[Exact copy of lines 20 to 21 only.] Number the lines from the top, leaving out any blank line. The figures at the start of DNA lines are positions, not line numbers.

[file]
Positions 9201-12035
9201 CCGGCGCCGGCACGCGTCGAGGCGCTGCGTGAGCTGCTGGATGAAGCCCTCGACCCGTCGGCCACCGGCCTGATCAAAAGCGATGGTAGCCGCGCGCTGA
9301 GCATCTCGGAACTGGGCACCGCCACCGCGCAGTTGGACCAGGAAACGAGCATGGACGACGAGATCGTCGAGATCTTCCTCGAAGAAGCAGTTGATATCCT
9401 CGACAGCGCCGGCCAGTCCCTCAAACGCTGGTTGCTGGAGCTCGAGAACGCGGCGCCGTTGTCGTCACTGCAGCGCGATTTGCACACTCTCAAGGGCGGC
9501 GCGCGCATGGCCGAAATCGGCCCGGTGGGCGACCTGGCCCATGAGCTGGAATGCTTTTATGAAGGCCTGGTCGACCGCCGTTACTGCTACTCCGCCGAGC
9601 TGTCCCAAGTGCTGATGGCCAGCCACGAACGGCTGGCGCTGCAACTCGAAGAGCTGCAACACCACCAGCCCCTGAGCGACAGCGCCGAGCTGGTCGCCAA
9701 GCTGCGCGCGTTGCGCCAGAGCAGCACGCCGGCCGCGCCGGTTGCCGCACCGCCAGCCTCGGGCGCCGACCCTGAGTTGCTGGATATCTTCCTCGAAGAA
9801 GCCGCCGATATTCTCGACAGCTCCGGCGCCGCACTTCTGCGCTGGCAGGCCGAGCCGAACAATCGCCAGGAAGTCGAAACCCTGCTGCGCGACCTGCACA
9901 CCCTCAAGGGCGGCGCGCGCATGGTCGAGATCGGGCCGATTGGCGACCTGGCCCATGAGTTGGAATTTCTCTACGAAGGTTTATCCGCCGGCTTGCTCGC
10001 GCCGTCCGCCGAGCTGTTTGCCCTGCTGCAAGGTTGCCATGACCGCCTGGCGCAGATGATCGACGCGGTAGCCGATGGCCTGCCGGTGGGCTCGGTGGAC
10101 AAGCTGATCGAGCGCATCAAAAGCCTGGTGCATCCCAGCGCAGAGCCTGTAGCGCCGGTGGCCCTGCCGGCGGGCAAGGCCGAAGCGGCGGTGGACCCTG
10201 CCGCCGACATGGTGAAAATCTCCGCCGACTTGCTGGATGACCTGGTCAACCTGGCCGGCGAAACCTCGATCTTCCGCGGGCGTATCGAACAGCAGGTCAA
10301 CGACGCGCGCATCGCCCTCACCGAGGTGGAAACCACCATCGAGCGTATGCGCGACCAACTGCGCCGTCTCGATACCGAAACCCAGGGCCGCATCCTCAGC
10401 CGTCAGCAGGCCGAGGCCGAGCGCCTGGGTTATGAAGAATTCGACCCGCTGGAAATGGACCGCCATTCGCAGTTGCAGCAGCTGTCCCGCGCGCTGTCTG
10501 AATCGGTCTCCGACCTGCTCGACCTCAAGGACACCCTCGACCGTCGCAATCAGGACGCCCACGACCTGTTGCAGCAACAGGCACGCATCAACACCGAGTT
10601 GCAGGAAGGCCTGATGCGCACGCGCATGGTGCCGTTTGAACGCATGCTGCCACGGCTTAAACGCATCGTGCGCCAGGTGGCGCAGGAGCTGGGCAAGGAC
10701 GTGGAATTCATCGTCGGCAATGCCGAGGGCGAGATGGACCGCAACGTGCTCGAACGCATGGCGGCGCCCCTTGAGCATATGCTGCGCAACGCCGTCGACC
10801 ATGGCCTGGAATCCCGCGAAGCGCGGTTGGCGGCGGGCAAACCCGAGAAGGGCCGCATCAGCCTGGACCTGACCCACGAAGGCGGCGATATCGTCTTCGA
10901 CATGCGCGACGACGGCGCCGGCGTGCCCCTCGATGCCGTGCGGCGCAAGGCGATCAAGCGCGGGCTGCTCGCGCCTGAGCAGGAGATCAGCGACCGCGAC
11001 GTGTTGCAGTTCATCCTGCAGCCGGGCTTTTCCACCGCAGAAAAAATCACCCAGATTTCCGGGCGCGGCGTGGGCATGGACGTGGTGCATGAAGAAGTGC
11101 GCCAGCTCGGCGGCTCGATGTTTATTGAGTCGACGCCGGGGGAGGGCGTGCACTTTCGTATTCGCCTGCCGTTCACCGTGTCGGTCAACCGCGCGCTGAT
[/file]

11001 GTGTTGCAGTTCATCCTGCAGCCGGGCTTTTCCACCGCAGAAAAAATCACCCAGATTTCCGGGCGCGGCGTGGGCATGGACGTGGTGCATGAAGAAGTGC
11101 GCCAGCTCGGCGGCTCGATGTTTATTGAGTCGACGCCGGGGGAGGGCGTGCACTTTCGTATTCGCCTGCCGTTCACCGTGTCGGTCAACCGCGCGCTGAT